"a fleet of D110 rescue vehicles" rescued them from a "rainforest full of dangerous, hungry animals."
Josh, where did you get this info?! In case anyone is interested, here's what really happened:
We took the Western Breach route (you can search google images for "kilimanjaro map"). That meant following the Shira route, and after a few days, stopping for a full day at Barranco camp before backtracking a little to go to Lava Tower, Arrow Glacier, crater camp, then the summit.
The main reason for that route, which is much longer than the others, is that it gives you much more time to acclimatize. And instead of continuously gaining altitude, you go up and down a bit. The actual physical activity of walking up that mountain is pretty tough, but altitude is what stops a lot of people (the other big factor is stomach problems). So that route is harder than most, but has a higher chance of success because you're less likely to get altitude sickness.
The problem was that my uncle got some sort of stomach sickness. It was really bad, so he and my dad made the decision to get to the bottom asap. From where we were at Barranco camp, the Umbwe route goes to one of the gates at the bottom. I'm not sure, but they may have deviated from that route towards the end, since there are emergency routes for trucks that go partway up the mountain. Either way, here is what I found online about that route:
The Umbwe Route is widely regarded as the hardest trail, a tough vertical slog through the jungle, in places using the tree roots as makeshift rungs on a ladder.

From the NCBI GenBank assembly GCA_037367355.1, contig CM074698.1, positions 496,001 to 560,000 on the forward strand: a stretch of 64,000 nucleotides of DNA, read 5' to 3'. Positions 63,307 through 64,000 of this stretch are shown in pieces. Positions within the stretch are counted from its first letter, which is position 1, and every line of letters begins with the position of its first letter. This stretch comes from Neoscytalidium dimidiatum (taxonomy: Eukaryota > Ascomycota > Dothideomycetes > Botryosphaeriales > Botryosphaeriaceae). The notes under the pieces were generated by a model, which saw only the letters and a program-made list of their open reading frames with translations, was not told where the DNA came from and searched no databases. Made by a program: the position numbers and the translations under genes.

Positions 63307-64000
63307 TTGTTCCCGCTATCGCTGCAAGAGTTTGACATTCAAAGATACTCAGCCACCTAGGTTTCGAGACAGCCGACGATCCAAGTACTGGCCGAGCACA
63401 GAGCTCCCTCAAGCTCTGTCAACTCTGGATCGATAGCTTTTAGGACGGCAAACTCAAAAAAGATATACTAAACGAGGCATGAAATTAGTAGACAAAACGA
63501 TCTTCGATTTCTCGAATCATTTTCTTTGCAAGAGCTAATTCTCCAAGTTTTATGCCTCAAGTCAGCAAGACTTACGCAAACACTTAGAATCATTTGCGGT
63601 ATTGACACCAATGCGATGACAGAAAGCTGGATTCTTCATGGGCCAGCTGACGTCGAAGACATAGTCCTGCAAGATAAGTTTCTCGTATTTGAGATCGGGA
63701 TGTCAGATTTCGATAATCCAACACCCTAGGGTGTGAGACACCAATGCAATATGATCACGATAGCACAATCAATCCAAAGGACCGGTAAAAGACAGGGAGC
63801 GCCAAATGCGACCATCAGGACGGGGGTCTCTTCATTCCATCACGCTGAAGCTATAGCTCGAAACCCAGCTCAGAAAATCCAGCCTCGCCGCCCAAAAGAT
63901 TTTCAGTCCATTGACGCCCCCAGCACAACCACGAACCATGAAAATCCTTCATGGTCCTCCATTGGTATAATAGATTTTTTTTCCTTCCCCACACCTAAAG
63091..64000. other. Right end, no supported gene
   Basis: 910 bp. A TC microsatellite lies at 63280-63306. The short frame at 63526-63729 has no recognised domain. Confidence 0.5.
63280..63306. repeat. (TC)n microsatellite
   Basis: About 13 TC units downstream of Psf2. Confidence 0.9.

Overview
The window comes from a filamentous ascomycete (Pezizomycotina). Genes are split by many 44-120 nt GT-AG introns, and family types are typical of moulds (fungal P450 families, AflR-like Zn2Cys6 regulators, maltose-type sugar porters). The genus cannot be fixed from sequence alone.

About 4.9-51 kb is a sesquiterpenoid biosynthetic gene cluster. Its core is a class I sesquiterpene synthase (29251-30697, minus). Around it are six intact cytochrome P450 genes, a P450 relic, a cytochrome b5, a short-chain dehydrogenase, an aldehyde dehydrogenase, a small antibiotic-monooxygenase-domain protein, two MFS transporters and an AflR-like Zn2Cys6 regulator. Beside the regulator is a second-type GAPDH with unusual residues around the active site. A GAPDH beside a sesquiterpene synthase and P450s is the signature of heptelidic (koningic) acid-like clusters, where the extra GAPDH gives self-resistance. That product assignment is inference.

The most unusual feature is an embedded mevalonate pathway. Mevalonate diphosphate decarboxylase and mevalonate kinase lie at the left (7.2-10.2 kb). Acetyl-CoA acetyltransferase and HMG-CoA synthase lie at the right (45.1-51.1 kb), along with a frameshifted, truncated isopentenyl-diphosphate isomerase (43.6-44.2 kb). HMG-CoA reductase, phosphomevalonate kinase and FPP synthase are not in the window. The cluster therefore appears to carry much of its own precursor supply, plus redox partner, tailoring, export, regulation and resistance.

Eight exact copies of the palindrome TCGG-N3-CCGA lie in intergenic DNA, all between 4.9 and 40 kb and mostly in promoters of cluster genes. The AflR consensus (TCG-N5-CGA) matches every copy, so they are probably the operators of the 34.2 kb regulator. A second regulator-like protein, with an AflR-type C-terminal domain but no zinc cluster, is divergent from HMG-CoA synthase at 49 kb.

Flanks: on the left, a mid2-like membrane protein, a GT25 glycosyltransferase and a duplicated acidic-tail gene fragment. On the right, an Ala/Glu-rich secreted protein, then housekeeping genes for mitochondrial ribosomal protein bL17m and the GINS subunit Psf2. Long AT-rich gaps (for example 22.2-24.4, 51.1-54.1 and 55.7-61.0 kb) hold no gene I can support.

How difficult is the Umbwe Route?
Despite its reputation as the toughest trek, the Umbwe Route is still a non-technical climb. Taxing, but not technical. All you need are an iron will and calves of steel; this is truly a trek to test your mettle. The difficulty is that itís so damn relentlessly uphill. Indeed, looking back on the first couple of days we can think of very few places where you actually descend, the longest being the five minutes or so at the end of the second stage when you walk down to the Barranco Campsite.
Also, at this point I should mention that descending is harder than ascending. Very few climbers take that route on the way up, and absolutely zero take it on the way down. Think about when you're extremely sore, especially your quads, and you're trying to tackle some stairs. The way up is tough, but on the way down you have to brace yourself on the bannister. My dad and my uncle were descending 7,000 vertical feet in that state of fatigue - with no bannister, and tree roots as stairs. I was glad I wasn't with them.
So anyway, they took that route and met the truck. It took the driver all day to get to where he met them, and quite a few hours in the evening and night to get back to the bottom. It was just one truck, and no dangerous, hungry animals.
That was in March '03, but we didn't get the 110s until the spring of '05. My dad bought the first one to use for the cigar promotions. Then he saw the other one on ebay and decided it was too good of a deal to pass up. But, like most things that are too good to be true.... it was kind of a piece of junk that just looked good. It's one of those 110s that's built from imported parts, and it had a VIN issued by the state of Utah. It was also an automatic, which essentially turned it into the status-junkie equivalent of an even rarer G-Wagon. Living in NJ, it was easy for us to sell (at a handsome profit) within 12 hours of deciding to get rid of it.
I still can't believe this, but I don't think I ever took any photos of either 110. I guess I never thought about taking pictures of something that I could just go in my driveway and look at. The only pictures I can find are of the "real" one from before we bought it.